The U.S. bishops, gathered for the first time in person since 2019, discussed the highly anticipated statement on the Eucharist without the heated discussion it stirred up in their previous meeting.
They also looked at diocesan financial reporting and considered new socially responsible investment guidelines, all while groups of protesters gathered outside the Baltimore hotel where the public sessions of the Nov. 15-18 meeting were taking place.
Bishop Kevin C. Rhoades of Fort Wayne-South Bend, Ind., chairman of the bishops’ doctrine committee, presented the Communion document to the bishops Nov. 16 by saying it addresses the “fundamental doctrine about the Eucharist that the Church needs to retrieve and revive.”
In the bishops’ virtual June gathering, a major focus had been whether the document would address denying Communion to Catholic politicians who support abortion. At the time, some bishops said a strong rebuke of President Joe Biden, the nation’s second Catholic president, should be included in it because of Biden’s recent actions protecting and expanding abortion access, while others warned that this would portray the bishops as a partisan force during a time of bitter political divisions across the country.
The document in front of the bishops during their general assembly in November does not specifically call out Catholic political leaders, but it does more generally point out the seriousness of the sacrament.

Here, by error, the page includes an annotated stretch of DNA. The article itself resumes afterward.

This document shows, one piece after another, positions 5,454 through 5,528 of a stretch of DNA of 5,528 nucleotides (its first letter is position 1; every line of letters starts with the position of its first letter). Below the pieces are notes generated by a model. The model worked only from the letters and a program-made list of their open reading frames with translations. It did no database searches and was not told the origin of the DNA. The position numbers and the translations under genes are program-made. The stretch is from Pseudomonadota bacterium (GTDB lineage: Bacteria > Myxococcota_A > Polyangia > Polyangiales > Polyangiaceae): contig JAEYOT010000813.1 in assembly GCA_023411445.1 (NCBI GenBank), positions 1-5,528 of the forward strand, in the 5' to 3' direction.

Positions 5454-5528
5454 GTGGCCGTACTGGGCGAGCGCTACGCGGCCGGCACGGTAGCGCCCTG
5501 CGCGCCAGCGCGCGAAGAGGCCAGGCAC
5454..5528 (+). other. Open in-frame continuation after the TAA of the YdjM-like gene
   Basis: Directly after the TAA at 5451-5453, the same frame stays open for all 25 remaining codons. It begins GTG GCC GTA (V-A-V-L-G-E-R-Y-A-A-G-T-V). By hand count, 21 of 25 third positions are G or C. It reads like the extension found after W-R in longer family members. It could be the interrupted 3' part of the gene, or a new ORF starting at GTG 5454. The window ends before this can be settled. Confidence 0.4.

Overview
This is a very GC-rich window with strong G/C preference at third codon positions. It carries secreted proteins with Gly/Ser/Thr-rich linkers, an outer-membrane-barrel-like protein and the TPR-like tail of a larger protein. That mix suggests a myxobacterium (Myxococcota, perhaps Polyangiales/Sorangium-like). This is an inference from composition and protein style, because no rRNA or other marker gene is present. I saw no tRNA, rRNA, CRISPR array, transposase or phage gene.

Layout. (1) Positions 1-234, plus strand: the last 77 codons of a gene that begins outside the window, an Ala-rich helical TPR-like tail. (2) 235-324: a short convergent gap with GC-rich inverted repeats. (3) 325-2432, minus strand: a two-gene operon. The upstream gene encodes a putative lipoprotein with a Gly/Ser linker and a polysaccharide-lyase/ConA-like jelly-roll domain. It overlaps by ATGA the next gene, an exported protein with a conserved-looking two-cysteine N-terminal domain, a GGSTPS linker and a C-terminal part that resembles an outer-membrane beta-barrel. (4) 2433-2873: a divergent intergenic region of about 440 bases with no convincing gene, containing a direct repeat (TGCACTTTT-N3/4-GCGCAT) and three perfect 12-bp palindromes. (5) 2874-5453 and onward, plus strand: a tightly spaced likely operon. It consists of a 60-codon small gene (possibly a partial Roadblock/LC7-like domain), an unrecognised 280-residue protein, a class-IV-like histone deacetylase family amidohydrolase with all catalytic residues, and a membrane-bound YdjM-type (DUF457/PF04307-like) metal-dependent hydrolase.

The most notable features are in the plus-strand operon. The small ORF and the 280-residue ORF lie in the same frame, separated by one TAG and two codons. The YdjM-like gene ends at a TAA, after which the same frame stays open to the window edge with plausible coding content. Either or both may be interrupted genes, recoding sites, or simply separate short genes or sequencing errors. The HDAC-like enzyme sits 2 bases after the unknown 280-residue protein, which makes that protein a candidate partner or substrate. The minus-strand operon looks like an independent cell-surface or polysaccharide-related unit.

“One should not celebrate Mass or receive holy Communion in the state of mortal sin without having sought the sacrament of reconciliation and received absolution,” it says.
The short presentation to U.S. bishops, followed by just a handful of comments from the floor, stressed that the document was intended to be a theological contribution to the bishops’ strategic plan and to the bishops’ planned Eucharistic revival by providing a doctrinal resource for parishes, catechists and the faithful.
The draft of the document explains the importance of Communion, often calling it a gift, and uses references from Scripture, prayers of the Church and Second Vatican Council documents to back this up. It also explains, citing words of the saints, how Communion is not just a symbol but the Real Presence of Christ.
Before this presentation, the head of the bishops’ National Advisory Council stressed this proposed statement “cannot be partisan,” nor should it be made such “through calculated expression or calculated suppression of our doctrine and belief.”
“The Eucharist cannot be a tool for division, cannot be ideological,” said Mark Sadd of the Diocese of Wheeling-Charleston, W.V., who is chair of the council, on Nov. 16.
The meeting began with addresses from Archbishop Christophe Pierre, the apostolic nuncio to the United States, and Los Angeles Archbishop José H. Gomez, president of the U.S. Conference of Catholic Bishops.
Archbishop Pierre spoke to the U.S. bishops about the importance of listening to people in the Church and being open to the work of the Holy Spirit.